Could Nanotechnology Solve The Water Crisis?

Nanotechnology could be the answer to ensuring a safe supply of drinking water for
regions of the world stricken by periodic drought or where water contamination is
rife. Writing in the International Journal of Nuclear Desalination, researchers in India
explain how carbon nanotubes could replace conventional materials in water-purification systems.



Water shortages and lack of access to safe drinking water will continue to grow
as major global problems. At present, more than one billion people lack access to
safe drinking water and 2.4 billion people lack access to proper sanitation, nearly
all of them in the developing countries. At present a third of the world’s population
live in water-stressed countries, and by 2025, this is expected to rise to two-thirds.



S. Kar, R.C. Bindal, S. Prabhakar, P.K. Tewari, K. Dasgupta, and D. Sathiyamoorthy
of the Bhabha Atomic Research Centre (BARC) in Mumbai, India, explain how new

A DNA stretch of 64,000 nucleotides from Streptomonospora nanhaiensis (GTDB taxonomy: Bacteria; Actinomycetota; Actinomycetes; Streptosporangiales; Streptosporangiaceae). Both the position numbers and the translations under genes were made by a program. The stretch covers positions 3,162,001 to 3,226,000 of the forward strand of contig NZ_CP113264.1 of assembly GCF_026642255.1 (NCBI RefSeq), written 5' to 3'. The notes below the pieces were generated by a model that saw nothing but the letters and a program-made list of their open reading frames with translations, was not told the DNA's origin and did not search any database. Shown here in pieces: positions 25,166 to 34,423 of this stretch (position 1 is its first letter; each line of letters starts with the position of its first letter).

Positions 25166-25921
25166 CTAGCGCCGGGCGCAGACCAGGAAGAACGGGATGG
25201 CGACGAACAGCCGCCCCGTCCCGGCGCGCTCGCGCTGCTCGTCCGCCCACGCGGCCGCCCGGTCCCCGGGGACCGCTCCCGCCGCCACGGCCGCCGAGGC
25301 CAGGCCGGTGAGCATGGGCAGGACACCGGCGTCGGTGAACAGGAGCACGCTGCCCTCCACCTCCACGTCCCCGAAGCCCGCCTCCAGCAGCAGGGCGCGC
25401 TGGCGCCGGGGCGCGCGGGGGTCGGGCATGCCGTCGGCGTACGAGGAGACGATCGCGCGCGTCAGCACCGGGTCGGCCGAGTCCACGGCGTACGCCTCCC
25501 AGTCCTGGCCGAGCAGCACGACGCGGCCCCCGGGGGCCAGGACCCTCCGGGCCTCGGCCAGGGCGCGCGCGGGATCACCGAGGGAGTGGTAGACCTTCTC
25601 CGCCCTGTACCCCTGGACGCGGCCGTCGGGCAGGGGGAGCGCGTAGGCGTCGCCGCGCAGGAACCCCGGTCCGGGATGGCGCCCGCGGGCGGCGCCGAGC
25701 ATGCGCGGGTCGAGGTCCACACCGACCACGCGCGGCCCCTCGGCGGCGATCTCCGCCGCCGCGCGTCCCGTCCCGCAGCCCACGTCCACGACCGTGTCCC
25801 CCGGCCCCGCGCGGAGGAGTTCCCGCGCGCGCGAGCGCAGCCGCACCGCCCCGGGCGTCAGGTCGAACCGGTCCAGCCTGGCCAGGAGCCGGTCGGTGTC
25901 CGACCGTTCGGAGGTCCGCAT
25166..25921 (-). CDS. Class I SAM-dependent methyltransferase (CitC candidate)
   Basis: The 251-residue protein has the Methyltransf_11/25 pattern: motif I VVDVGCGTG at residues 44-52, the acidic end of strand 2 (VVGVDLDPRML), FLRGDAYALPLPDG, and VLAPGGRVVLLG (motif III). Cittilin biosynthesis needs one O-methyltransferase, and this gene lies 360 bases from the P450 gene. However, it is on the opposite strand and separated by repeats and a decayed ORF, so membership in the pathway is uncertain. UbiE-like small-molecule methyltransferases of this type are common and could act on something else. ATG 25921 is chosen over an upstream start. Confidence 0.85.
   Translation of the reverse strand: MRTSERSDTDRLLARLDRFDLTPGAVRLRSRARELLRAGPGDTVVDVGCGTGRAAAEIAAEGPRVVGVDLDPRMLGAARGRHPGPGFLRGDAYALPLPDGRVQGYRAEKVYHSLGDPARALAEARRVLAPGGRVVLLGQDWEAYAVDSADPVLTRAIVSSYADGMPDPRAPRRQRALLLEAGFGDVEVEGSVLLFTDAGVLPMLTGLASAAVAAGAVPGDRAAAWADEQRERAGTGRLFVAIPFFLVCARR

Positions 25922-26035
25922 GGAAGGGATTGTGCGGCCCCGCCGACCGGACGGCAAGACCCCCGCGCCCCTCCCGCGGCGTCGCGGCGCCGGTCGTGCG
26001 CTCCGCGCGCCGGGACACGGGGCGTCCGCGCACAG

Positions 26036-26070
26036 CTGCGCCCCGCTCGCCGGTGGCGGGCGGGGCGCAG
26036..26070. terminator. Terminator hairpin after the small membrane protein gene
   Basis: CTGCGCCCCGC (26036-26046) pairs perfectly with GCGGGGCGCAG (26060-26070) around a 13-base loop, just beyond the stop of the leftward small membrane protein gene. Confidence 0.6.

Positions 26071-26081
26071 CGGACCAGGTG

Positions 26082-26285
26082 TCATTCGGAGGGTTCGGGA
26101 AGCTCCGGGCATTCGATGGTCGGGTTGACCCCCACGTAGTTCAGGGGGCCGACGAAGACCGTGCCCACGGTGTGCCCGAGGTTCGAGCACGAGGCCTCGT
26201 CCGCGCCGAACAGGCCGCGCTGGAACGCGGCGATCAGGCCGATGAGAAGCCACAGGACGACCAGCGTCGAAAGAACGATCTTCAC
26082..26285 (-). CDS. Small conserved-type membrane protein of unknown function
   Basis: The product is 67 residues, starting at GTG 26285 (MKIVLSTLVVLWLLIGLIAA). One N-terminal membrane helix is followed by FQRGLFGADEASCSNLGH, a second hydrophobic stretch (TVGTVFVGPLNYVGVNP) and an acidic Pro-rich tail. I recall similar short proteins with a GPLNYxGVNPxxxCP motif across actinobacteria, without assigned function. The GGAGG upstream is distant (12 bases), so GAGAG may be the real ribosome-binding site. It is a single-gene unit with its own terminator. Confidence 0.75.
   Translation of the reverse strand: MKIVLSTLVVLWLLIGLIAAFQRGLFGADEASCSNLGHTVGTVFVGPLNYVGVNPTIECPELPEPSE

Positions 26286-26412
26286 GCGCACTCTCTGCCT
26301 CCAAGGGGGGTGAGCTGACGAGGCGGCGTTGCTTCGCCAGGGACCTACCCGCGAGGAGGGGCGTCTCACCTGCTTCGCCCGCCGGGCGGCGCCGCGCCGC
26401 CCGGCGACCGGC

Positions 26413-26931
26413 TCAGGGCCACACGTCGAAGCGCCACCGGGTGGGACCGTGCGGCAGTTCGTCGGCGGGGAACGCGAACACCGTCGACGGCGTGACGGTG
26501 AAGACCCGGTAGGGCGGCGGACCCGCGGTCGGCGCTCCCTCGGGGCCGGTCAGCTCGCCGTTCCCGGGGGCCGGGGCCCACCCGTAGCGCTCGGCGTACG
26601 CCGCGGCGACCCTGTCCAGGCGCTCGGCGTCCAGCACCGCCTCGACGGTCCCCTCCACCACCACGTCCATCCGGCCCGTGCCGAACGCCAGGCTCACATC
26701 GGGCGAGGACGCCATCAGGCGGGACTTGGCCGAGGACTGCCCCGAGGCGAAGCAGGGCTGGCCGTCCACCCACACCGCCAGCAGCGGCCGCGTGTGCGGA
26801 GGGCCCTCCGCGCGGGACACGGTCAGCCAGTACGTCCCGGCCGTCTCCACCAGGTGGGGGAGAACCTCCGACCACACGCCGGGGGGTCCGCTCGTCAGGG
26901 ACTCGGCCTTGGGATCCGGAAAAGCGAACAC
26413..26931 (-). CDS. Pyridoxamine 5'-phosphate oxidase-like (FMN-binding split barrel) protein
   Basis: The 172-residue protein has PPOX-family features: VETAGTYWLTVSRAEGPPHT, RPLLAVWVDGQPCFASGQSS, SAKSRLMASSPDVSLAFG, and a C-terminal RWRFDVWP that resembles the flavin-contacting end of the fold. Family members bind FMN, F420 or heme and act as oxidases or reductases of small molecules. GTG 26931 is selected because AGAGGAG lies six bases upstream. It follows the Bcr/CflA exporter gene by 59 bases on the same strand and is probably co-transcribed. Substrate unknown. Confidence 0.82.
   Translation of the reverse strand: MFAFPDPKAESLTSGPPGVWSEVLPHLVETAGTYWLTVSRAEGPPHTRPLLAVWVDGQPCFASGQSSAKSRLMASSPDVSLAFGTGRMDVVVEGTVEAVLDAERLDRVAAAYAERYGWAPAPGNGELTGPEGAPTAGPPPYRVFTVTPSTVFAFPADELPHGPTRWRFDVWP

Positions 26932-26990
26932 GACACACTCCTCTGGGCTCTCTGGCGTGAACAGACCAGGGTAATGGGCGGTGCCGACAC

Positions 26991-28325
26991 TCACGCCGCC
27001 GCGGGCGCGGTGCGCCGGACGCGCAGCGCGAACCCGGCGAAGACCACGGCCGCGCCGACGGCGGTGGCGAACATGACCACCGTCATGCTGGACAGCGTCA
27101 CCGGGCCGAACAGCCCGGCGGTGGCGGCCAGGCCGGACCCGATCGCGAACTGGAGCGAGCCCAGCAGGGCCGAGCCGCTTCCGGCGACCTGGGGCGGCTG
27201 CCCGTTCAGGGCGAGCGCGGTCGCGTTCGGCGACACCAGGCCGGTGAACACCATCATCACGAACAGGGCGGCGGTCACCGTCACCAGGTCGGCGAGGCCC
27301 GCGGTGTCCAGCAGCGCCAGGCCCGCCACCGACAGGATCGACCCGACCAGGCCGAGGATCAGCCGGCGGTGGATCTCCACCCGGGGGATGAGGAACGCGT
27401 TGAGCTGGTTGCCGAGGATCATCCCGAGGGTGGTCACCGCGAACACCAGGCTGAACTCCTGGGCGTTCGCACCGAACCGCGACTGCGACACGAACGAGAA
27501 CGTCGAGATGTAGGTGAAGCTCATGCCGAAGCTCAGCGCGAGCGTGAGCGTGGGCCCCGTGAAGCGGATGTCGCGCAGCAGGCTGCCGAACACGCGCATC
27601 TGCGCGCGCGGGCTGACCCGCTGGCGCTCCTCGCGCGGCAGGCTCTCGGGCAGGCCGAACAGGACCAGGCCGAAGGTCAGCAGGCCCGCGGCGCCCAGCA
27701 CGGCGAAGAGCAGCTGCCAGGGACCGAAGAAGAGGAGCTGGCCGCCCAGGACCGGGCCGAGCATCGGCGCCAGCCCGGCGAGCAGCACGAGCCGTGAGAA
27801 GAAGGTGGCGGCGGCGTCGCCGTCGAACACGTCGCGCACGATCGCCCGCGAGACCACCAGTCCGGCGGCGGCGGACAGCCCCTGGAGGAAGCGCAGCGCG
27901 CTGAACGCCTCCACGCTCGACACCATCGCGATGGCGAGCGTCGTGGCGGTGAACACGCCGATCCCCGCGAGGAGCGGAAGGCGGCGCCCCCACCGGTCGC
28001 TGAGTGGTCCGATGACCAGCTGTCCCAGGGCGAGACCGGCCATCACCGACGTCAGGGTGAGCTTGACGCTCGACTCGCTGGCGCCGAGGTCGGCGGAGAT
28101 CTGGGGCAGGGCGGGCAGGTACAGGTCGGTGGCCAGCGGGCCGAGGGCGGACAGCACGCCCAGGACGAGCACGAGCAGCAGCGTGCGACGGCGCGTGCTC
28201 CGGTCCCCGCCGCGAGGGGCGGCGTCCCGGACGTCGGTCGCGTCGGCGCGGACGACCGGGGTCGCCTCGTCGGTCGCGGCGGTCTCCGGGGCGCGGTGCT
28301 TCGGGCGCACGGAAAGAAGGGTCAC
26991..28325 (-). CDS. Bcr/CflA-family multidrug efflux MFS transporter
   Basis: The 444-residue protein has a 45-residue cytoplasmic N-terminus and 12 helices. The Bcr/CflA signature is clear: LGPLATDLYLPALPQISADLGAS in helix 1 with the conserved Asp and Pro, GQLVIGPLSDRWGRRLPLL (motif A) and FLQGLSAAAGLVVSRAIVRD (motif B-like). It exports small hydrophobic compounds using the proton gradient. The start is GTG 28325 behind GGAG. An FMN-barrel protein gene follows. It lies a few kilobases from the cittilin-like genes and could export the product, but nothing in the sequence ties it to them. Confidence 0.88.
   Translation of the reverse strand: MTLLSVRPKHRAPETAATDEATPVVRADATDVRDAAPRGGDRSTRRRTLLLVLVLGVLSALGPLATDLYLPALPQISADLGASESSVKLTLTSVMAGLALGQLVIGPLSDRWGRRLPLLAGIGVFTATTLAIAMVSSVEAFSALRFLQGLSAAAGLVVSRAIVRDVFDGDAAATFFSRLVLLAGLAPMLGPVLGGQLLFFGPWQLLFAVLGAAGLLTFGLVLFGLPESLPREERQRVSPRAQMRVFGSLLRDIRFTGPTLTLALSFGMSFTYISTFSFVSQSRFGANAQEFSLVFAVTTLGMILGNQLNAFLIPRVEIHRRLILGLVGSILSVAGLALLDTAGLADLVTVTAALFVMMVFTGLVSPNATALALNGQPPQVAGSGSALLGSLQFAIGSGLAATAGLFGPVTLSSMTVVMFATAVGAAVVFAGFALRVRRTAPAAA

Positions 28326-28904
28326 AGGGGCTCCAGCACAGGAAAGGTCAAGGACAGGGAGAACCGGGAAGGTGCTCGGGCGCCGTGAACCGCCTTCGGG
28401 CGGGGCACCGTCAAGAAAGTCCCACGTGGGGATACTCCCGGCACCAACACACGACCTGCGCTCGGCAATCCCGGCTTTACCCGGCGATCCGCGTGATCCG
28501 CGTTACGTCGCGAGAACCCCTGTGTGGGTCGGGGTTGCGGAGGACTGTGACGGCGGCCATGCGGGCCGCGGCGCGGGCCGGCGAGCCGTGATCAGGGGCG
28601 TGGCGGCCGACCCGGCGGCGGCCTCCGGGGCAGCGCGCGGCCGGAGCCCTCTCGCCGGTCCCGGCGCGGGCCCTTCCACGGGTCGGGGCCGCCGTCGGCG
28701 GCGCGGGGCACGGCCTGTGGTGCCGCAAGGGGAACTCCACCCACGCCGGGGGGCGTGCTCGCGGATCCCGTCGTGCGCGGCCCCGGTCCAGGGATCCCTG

water purification technologies are constantly being investigated but to be viable
in the developing world these have to be relatively simple and inexpensive to install,
operate, and maintain.

They have turned to nanostructured, the carbon nanotubes, hollow carbon fibers
less than a billionth the thickness of a human hair. The unique chemical properties
of carbon nanotubes mean that only very small molecules, such as water molecules
can pass along their interiors, whereas viruses, bacteria, toxic metal ions, and large
noxious organic molecules cannot.

The team points out that the smooth and water repellant interior of carbon
nanotubes means that a filter based on this technology would be very efficient,
allowing a high flow rate of water through the filter without fouling. Importantly,
the power needed to drive water through such a system will be low compared to
conventional membrane technology.

However, to be useful as a nanotech filtration system for contaminated water,
these nanoscale structures need to be engineered to form well-defined
arrangements to allow the efficient decontamination of water. The team has now
investigated the potential of forming water filtration systems based on carbon
nanotubes that could remove arsenic, fluoride, heavy metals and toxic organic
chemicals. Carbon nanotubes have impressive credentials for water purification,
the researchers say.

SOURCE: Inderscience Publishers